outlined throughout the research, Japan has also ratified a significant number of international human rights treaties, and deeply improved its policies in these terms. Nonetheless, the strictness imposed by the country’s Constitution – particularly, by Article 9 – limits its concrete action. The current Prime Minister Shinzo Abe is deeply committed to the goal of changing the Constitution. Such an act may allow Japan to be more involved in international Peacekeeping Operation, which nowadays is only limited to engineering units and supporting operations. A major involvement may be translated

1 European Parliament, Committee on Civil Liberties, Justice and Home Affairs. Rapporteur: Judith Sargentini (2017). Report on a Proposal Calling on the Council to determine, pursuant to Article 7(1) of the TFEU, the Existance of a Clear Risk of a Serious Breach by Hungary of the Values on Which the Union is Founded. 2017/2131.

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as a greater commitment also to human rights. These reflections highlight the evident difficulties that both territories have in the protection of human rights. What this dissertation aims to demonstrate is that joint activities of the EU and Japan may allow the achievement of significant improvements in their international action and this condition could benefit the two and third territories. Where the EU has difficulties, Japan may offer its support and vice versa. The role of international organizations has the potential to offer great help in this.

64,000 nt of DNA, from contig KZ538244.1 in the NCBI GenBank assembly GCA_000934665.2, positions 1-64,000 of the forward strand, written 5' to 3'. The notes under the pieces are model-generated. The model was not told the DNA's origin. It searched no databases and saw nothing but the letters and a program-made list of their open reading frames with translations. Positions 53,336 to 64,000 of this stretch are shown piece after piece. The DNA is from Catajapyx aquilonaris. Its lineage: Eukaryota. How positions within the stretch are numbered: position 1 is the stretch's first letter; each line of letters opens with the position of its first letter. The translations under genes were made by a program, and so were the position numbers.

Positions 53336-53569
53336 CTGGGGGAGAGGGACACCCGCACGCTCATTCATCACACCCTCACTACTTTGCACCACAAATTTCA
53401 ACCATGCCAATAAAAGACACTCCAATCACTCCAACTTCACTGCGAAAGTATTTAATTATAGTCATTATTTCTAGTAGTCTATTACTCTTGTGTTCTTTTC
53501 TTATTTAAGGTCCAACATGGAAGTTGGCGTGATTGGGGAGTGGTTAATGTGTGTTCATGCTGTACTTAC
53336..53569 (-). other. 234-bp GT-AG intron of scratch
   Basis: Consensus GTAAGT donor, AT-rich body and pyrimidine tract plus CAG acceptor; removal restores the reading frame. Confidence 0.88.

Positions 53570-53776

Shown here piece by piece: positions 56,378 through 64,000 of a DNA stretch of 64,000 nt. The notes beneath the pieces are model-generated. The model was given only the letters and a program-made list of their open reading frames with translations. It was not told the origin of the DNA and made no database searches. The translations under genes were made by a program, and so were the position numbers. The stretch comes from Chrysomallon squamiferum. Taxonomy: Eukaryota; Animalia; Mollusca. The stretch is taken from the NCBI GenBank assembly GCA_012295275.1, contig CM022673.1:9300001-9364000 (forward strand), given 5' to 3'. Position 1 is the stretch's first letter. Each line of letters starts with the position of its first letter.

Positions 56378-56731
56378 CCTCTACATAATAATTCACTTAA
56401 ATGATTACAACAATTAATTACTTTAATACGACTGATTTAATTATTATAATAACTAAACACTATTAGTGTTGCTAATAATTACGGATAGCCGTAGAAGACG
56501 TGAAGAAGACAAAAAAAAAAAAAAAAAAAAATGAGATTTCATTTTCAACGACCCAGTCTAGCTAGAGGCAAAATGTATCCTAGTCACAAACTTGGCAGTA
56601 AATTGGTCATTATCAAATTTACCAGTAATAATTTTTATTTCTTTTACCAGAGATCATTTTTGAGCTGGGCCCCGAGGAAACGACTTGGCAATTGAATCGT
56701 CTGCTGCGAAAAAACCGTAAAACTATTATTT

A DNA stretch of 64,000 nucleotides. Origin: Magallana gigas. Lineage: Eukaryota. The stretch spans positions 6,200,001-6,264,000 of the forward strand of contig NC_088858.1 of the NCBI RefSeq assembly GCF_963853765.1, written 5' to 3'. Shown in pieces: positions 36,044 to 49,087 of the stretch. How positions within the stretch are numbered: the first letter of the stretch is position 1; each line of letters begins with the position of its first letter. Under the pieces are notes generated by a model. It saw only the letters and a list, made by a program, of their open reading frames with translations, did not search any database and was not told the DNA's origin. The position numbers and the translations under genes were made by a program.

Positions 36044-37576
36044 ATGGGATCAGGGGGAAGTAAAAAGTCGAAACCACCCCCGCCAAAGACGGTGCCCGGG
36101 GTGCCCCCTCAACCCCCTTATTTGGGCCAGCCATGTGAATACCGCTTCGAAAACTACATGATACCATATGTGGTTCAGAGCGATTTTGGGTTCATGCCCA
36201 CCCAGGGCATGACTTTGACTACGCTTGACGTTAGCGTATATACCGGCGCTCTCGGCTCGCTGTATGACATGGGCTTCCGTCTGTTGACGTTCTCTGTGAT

Japan represents a liberal pole and a point of reference in Asia for the EU. The reasons that led the two parts to not focus on human rights issues are various, linked to their histories and past experiences. However, they are slowly but effectively implementing new strategies, and the Strategic Partnership Agreement could represent a new launchpad in these terms. In an increasingly globalized world, it is no longer possible to think about future challenges without taking into account the weight of human rights: this is demonstrated by the 17 Sustainable Development Goals, which all encompass – in a more or less visible way – human rights. For instance, SDG 6 envisages the access to water and hygienic services to every person, therefore guaranteeing the right to water to everyone. SDG 10 concerns the reduction of inequalities, another of the main pillars of the EU.